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Appendix

Other tumors

Carcinoid


Reviewer: Jaleh Mansouri, M.D. (see Reviewers page)
Revised: 21 December 2012, last major update August 2012
Copyright: (c) 2003-2012, PathologyOutlines.com, Inc.

See also L cell carcinoid and goblet cell carcinoid

Clinical features
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● Appendix is common site for endocrine tumors, as well as tumors with multiple directional differentiation
● Most common tumor of appendix, usually incidental (0.02% to 1.5% of all appendectomy specimens) and sporadic
● Incidence peaks at ages 20-39 years, 20 years earlier than intestinal carcinoid
● 20% of all GI carcinoids arise in appendix
● Nodal metastases and metastatic spread are rare, even with transmural extension
● 5 year survival is 85% even with regional metastases
● Rare liver metastases may be associated with carcinoid syndrome

Treatment
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● Appendectomy usually is curative if less than 1 cm
● Right hemicolectomy if > 2 cm or positive surgical margin or extremely pronounced mesoappendiceal spread
● Perineural or angiolymphatic invasion are not predictive

Prognostic factors for metastatic disease
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● Size of primary tumor (30% in tumors 2 cm or more, Arch Pathol Lab Med 1980;104:272)
● Mesoappendix invasion

Case reports
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● 28 year old woman with hereditary nonpolyposis colorectal cancer syndrome, colonic adenocarcinoma with microsatellite instability and incidental appendiceal carcinoid tumor without microsatellite instability (Hum Pathol 2004;35:1564)

Gross description
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● 70% at tip, usually < 1 cm
● Gray or yellow, well-demarcated, firm, intramural nodules that may narrow or obliterate lumen
● Proximal tumors may cause obstruction

Gross images
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Gray-yellow tumor at tip of appendix

Micro description
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● Three histologic subtypes including classic, tubular, and goblet cell types, although combined classical carcinoid and goblet cell carcinoid tumor was recently described (Am J Surg Pathol 2010;34:1163)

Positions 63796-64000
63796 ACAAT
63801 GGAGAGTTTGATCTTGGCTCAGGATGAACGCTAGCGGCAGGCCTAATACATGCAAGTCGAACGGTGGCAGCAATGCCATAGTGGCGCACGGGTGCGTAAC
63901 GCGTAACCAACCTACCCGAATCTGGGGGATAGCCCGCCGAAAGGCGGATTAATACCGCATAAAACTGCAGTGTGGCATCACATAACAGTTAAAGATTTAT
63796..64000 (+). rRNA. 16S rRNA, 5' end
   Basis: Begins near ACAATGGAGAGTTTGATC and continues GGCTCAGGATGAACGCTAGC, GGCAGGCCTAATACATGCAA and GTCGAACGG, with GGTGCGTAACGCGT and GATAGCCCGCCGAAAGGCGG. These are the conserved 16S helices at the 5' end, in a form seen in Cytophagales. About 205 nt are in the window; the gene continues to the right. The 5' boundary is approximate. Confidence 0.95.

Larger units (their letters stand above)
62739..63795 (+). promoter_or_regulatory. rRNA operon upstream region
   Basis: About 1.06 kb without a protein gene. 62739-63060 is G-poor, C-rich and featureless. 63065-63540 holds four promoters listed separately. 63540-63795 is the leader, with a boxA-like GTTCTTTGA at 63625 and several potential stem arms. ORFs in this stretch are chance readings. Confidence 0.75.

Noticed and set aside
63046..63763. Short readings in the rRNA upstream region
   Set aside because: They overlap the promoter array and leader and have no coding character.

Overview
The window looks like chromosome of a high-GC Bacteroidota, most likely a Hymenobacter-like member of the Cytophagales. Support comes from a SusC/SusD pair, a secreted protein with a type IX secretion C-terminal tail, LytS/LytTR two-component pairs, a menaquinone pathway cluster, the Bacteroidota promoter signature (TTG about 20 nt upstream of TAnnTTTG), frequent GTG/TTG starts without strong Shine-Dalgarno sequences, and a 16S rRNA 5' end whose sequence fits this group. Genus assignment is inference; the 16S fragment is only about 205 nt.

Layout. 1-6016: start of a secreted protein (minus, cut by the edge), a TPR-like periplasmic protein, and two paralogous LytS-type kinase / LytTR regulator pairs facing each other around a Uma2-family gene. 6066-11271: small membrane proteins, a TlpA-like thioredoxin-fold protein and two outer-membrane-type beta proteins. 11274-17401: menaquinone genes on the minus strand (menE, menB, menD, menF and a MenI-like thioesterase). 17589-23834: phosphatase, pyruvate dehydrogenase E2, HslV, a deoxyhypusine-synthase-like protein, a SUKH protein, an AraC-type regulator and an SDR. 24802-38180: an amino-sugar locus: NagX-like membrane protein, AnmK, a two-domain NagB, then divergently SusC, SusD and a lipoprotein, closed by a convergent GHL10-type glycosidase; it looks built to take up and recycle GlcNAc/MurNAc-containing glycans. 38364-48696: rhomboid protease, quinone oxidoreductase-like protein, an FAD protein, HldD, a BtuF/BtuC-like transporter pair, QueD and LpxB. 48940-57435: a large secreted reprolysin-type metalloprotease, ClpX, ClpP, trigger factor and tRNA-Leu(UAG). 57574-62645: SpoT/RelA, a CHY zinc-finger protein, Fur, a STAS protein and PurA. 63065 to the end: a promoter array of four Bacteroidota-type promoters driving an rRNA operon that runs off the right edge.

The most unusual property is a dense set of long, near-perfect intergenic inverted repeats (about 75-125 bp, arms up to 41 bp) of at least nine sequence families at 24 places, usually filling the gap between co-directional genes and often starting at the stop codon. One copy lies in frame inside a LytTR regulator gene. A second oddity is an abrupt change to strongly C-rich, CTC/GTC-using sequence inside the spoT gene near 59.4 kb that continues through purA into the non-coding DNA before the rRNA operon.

● May be diffusely within wall or along lumen
● Tumors arise in mucosa but bulk is usually within muscularis propria with associated fibrosis and smooth muscle hypertrophy
● Usually classic carcinoid insular growth pattern of solid islands of uniform polygonal cells with minimal pleomorphism, retraction of peripheral tumor cells from stroma
● Tumor cells often within intraappendiceal nerves; angiolymphatic invasion is common
● Cells have granular eosinophilic cytoplasm with either diffusely scattered or peripherally clumped granules
● Rarely acinar pattern, clear cell/balloon cell pattern or vacuolated cells
● No/rare mitotic activity
● May penetrate mesoappendix
● Two types of well differentiated tumors: EC cell (serotonin producing) and rarely L-cell (enteroglucagon or peptide YY producing, Hum Pathol 1990;21:773)
● Tumor cells associated with S100+ Schwann-like cells (sustentacular cells)

Micro images
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Islands of bland tumor cells; EM shows neurosecretory granules

Molecular description
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● May have 18q-, less frequently 11q-
● Usually diploid by flow cytometry

Positive stains
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● Chromogranin, neuron specific enolase, serotonin, substance P

Negative stains
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● CEA, TTF1, CK7 (usually, Hum Pathol 2001;32:1087)

End of Appendix > Other tumors > Carcinoid


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